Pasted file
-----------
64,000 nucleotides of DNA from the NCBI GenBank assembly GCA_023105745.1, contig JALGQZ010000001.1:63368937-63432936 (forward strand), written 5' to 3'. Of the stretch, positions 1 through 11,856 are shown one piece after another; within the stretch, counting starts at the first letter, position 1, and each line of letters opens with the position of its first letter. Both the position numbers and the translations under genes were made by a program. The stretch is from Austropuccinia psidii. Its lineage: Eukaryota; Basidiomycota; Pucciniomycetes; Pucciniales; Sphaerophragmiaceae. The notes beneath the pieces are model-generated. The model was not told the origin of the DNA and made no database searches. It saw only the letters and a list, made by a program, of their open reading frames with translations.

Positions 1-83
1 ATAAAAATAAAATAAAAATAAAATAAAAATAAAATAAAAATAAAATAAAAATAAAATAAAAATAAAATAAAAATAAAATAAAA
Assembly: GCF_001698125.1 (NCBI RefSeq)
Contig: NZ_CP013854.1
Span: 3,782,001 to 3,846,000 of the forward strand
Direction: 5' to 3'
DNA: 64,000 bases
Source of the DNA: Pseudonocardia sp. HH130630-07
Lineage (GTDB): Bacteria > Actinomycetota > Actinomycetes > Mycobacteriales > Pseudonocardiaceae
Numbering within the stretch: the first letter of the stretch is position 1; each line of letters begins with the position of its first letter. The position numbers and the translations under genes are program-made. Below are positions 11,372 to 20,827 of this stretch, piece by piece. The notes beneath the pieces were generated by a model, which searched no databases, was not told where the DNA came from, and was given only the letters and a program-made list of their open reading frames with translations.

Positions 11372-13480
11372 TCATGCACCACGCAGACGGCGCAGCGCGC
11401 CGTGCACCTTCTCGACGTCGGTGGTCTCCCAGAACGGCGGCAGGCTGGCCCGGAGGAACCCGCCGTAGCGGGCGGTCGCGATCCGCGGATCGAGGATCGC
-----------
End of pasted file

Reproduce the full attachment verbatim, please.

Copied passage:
64,000 nucleotides of DNA from the NCBI GenBank assembly GCA_023105745.1, contig JALGQZ010000001.1:63368937-63432936 (forward strand), written 5' to 3'. Of the stretch, positions 1 through 11,856 are shown one piece after another; within the stretch, counting starts at the first letter, position 1, and each line of letters opens with the position of its first letter. Both the position numbers and the translations under genes were made by a program. The stretch is from Austropuccinia psidii. Its lineage: Eukaryota; Basidiomycota; Pucciniomycetes; Pucciniales; Sphaerophragmiaceae. The notes beneath the pieces are model-generated. The model was not told the origin of the DNA and made no database searches. It saw only the letters and a list, made by a program, of their open reading frames with translations.

Positions 1-83
1 ATAAAAATAAAATAAAAATAAAATAAAAATAAAATAAAAATAAAATAAAAATAAAATAAAAATAAAATAAAAATAAAATAAAA
Assembly: GCF_001698125.1 (NCBI RefSeq)
Contig: NZ_CP013854.1
Span: 3,782,001 to 3,846,000 of the forward strand
Direction: 5' to 3'
DNA: 64,000 bases
Source of the DNA: Pseudonocardia sp. HH130630-07
Lineage (GTDB): Bacteria > Actinomycetota > Actinomycetes > Mycobacteriales > Pseudonocardiaceae
Numbering within the stretch: the first letter of the stretch is position 1; each line of letters begins with the position of its first letter. The position numbers and the translations under genes are program-made. Below are positions 11,372 to 20,827 of this stretch, piece by piece. The notes beneath the pieces were generated by a model, which searched no databases, was not told where the DNA came from, and was given only the letters and a program-made list of their open reading frames with translations.

Positions 11372-13480
11372 TCATGCACCACGCAGACGGCGCAGCGCGC
11401 CGTGCACCTTCTCGACGTCGGTGGTCTCCCAGAACGGCGGCAGGCTGGCCCGGAGGAACCCGCCGTAGCGGGCGGTCGCGATCCGCGGATCGAGGATCGC